Home Fires

Posted: December 27, 2010 in general, M/s, Titleholding

Yesterday, I was sweeping the main room of our house.  A fire was crackling in the fireplace and I was sweeping up the dust and the debris from the kindling as well as whatever had fallen to the floor when we had guests at Christmas.  Classical music played and my Master was researching something online and it suddenly occurred to me.

This…this is the life I’d been dreaming of for so long.

When we often think of BDSM relationships, we often think only of the most obvious trappings that go along with them.  We think of tight latex and leather, whips and rope, floggers and gags.  Still, at that moment, I felt the most complete as a slave that I had in a long time.  I have been a part of my Master’s household for some time now, but this was the first holiday season that we had an actual house for our household.  There, sweeping the hearth and straightening up the dungeon, I felt more like I belonged than I think I ever have, particularly thinking back to the laughter and conversations shared there the day before, the house filled with Leather and BDSM folk, people who share a common bond and often seem closer to us than our blood relatives.

It all just feels so right.

Our home is already starting to take shape as a Leather household, with a commitment to reach out to our community and provide a space for meetings or play and also a warm and welcoming place for discussion.  Our household is more than just a house, but it’s also more than just the members or those who live there.  Our house is the spirit with which we walk our journey and it is a call to reach out to others in whatever way we can along the way.  As I finished sweeping, I settled into my place next to the fire, feeding it.  I love fires, which I’m sure is no surprise considering what a pyromaniac my Master is, and I love building them.  In a lot of ways, building a fire is a lot like building a Leather household.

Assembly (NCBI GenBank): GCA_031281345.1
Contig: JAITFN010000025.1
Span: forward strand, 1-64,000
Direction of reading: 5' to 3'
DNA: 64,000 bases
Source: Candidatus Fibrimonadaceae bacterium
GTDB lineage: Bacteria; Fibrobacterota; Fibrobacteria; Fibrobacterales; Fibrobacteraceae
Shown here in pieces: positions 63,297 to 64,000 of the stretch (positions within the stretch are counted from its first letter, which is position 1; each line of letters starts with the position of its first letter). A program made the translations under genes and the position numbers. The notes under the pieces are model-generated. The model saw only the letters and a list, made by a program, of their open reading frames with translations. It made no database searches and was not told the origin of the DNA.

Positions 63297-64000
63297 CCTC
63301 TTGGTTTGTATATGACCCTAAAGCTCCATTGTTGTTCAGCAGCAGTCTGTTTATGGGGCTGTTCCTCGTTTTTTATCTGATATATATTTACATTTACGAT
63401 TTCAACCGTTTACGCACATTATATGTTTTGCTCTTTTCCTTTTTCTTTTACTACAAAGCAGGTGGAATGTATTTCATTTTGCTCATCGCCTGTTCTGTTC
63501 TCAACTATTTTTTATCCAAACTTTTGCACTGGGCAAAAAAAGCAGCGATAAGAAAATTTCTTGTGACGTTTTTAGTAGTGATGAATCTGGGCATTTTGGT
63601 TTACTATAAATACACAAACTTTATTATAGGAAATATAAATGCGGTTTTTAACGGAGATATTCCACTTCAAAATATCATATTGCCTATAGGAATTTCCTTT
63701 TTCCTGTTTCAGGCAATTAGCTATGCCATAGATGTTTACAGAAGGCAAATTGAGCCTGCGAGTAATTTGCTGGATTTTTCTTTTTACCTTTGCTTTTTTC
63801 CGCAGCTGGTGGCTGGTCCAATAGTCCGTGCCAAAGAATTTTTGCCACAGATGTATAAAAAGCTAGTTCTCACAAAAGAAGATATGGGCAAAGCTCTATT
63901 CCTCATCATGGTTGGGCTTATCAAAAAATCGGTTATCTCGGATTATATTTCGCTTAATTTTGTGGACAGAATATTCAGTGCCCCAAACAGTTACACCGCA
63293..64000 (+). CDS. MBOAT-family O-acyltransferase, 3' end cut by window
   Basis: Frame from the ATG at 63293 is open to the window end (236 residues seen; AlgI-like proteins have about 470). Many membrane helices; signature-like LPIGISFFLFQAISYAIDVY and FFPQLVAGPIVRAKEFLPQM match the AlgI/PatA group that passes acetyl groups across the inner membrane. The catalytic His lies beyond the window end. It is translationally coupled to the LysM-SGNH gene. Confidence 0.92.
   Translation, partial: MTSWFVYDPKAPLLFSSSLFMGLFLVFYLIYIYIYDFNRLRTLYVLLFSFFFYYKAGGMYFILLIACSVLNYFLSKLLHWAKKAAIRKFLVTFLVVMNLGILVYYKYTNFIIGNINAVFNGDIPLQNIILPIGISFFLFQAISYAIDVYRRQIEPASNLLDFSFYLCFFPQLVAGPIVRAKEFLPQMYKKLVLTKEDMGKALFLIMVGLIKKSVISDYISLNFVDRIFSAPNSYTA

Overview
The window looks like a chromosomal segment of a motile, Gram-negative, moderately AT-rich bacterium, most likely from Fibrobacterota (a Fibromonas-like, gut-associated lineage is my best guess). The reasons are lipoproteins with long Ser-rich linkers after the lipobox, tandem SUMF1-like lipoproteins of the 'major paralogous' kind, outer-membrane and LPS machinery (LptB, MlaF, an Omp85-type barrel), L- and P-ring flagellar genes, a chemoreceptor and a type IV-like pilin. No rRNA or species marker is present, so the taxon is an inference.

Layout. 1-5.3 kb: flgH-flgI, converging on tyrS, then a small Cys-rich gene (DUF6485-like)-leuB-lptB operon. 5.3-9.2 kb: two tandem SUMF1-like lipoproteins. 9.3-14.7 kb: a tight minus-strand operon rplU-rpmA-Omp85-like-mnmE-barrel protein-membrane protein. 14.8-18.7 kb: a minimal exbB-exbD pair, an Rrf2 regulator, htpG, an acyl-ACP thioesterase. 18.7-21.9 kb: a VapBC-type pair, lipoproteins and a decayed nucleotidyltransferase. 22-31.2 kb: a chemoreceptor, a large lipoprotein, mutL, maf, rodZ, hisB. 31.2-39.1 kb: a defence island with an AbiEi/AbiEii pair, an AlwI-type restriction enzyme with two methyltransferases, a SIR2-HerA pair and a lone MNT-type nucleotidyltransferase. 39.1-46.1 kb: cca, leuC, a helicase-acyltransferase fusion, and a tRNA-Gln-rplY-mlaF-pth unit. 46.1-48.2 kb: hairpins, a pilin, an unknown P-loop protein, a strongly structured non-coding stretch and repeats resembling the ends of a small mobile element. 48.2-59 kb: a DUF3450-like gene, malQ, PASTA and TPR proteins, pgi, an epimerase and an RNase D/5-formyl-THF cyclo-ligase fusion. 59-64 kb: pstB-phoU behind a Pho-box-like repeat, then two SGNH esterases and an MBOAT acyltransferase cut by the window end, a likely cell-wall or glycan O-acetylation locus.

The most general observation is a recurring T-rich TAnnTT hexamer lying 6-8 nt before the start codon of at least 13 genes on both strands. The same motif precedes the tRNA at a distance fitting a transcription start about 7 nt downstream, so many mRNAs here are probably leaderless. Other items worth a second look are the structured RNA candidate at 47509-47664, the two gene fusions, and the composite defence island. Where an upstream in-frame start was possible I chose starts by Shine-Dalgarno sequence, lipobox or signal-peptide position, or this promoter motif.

In the beginning, all you really have are the separate pieces to build a fire and a will to do it.  If there are others around as you build it, they will often tell you that you’re stacking the wood wrong or that you’re using the wrong kindling.  There will always be those who think the wood is too damp or the ashes too thick.  In the end, though, you simply have to decide to do it and commit to it no matter what.  The first flames are fragile and fleeting.  As you add more and more kindling, you start to wonder if the great logs that will sustain the fire long term will ever catch.  You begin to worry that the fire will burn itself out before it has a chance to become stable.  The temptation now is to give up.  This is where your commitment is tested and you have to put in a lot of work adding small sticks until, finally, one of the logs begins to catch.  Now the temptation is to mess with the fire, altering it to the point where what you have worked hard to build is broken and the flames die.  Patience is key here.  You have to simply watch, feeding it bits of wood as needed.  Finally, the logs catch and you have a fire that will last.  It looks like that fire has always been that strong and people who observe it now think you are a master firebuilder because they didn’t see the tentative first steps it took to build.  Now, the temptation is to take that fire for granted, forgetting to feed it new logs now and then and forgetting to tend it, letting the embers cool and die.  Even a strong, mature fire needs tending.

I feel like our household is just at the point where the logs are catching fire and now is a time for patience.  I know we will be doing tending of the fire and adding to it more and more next year as we have more time to reach out, but for now, it feels like it is more time to be patient with each other as we face the challenges of my title year and me being absent a lot from hearth and home.  Still, it is wonderful knowing the warmth of that fire is waiting for me when I get home.

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